I have two files.

file.txt and delete.txt

file.txt contains the following for ex.:


delete.txt contains:


I need to delete the rows from file.txt that are contained within delete.txt

cat file.txt should result with:


So far I've tried this with no luck:

while read p; do
    sed -i '/${line}/d' file.txt;
done < delete.txt

I don't receive any error, it just doesn't edit my file.txt file. I've tested the while loop with an echo ${line} and it works as expected in that scenario.

Any suggestions?

Note: the while loop above doesn't work as expected even when I took the forward slashes off of the files.


With a simple grep:

grep -vFxf  delete.txt file.txt > temp.txt && mv temp.txt file.txt 
  • while heemayl and rom1v 's answers actually get the output I want, your answer was complete since I wanted to update the file.txt file which you provided. It's also simpler. Thanks! – adbar Jan 25 '17 at 14:28

With awk:

awk 'NR==FNR {a[$0]=1; next}; !a[$0]' delete.txt file.txt
  • NR==FNR {a[$0]=1; next} is only executed for the delete.txt file (first file argument); associative array a has the records as keys, and 1 as the value for every key

  • !a[$0] is executed for the second file argument i.e. file.txt; printing (default action) the record(s) that are not present in the array a as key(s)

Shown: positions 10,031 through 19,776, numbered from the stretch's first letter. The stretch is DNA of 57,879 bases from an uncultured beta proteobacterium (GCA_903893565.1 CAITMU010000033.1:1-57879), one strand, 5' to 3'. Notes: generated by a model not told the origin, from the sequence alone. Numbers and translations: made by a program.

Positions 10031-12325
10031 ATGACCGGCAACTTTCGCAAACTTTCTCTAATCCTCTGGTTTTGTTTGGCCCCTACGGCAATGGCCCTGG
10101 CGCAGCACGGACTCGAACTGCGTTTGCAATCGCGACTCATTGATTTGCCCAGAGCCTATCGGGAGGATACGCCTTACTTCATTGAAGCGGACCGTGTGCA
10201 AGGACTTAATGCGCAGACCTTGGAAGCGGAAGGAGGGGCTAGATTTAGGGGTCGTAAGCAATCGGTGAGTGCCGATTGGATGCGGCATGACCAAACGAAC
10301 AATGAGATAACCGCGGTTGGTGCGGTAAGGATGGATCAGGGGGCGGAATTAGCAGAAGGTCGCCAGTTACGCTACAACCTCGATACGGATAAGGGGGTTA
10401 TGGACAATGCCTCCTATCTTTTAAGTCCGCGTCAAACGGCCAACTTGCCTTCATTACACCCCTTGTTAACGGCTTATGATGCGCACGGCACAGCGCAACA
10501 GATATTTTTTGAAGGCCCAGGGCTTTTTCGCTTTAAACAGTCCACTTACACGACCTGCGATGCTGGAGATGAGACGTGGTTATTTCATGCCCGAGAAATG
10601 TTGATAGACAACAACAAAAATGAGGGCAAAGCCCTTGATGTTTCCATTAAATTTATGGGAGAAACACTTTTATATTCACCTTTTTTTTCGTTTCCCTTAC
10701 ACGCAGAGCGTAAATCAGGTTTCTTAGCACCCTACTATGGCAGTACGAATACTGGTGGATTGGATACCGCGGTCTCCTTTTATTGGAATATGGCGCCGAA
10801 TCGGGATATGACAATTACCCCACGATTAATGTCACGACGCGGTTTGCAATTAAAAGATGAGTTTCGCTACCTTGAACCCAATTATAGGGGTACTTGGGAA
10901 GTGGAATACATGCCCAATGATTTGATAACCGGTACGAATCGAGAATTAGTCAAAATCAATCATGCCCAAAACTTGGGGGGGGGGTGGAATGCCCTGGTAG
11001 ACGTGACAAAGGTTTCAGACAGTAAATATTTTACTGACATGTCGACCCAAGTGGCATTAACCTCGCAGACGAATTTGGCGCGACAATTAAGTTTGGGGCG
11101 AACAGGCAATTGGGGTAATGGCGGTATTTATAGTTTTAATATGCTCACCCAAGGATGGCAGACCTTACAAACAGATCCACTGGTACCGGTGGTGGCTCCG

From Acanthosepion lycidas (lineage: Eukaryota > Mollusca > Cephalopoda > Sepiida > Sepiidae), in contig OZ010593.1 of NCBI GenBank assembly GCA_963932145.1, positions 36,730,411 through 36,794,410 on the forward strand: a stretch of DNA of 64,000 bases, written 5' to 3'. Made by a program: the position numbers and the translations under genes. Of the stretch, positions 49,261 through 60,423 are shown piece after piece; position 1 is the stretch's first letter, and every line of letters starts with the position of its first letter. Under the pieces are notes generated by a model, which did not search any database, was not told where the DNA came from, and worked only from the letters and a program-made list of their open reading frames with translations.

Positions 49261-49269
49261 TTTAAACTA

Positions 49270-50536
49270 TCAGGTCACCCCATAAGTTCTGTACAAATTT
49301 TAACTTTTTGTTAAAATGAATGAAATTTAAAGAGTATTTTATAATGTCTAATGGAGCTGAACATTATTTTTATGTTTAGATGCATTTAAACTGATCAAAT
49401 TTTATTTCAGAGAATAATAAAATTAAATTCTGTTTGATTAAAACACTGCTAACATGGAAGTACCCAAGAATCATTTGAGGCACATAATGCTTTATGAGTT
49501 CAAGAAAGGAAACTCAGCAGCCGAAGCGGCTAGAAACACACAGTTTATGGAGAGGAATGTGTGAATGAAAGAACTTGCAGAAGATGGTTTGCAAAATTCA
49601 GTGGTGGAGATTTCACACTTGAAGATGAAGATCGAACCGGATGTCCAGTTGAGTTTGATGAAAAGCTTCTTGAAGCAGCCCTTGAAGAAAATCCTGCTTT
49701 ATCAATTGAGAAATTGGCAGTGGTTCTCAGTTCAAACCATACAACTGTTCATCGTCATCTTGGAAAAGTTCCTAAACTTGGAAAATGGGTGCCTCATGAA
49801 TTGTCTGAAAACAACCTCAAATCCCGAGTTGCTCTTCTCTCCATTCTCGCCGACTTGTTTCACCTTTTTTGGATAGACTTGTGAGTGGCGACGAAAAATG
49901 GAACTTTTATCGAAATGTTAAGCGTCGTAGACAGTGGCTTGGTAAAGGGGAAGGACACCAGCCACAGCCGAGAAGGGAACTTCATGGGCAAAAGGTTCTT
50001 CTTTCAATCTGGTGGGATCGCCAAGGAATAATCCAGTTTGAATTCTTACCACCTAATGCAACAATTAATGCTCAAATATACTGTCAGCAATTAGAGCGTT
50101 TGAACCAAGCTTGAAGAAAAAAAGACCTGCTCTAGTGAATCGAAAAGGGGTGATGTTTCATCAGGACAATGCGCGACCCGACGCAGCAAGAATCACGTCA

% cat delete.txt 

% cat file.txt

% awk 'NR==FNR {a[$0]=1; next}; !a[$0]' delete.txt file.txt

The ${line} inside the single quotes will not get expanded, so it would be looking for the actual string ${line} in file.txt. Put that into your sample file to see if it gets removed.

However, you'll still have problems because the slashes inside delete text will get interpreted by sed, so the regular expression won't get properly delimited. You'd have to jump through some hoops to get every character in your input line properly quoted as literal in order to use sed.


Use comm instead:

comm -23 file.txt delete.txt

The input files must be sorted, though. If they are not:

comm -23 <(sort file.txt) <(sort delete.txt)

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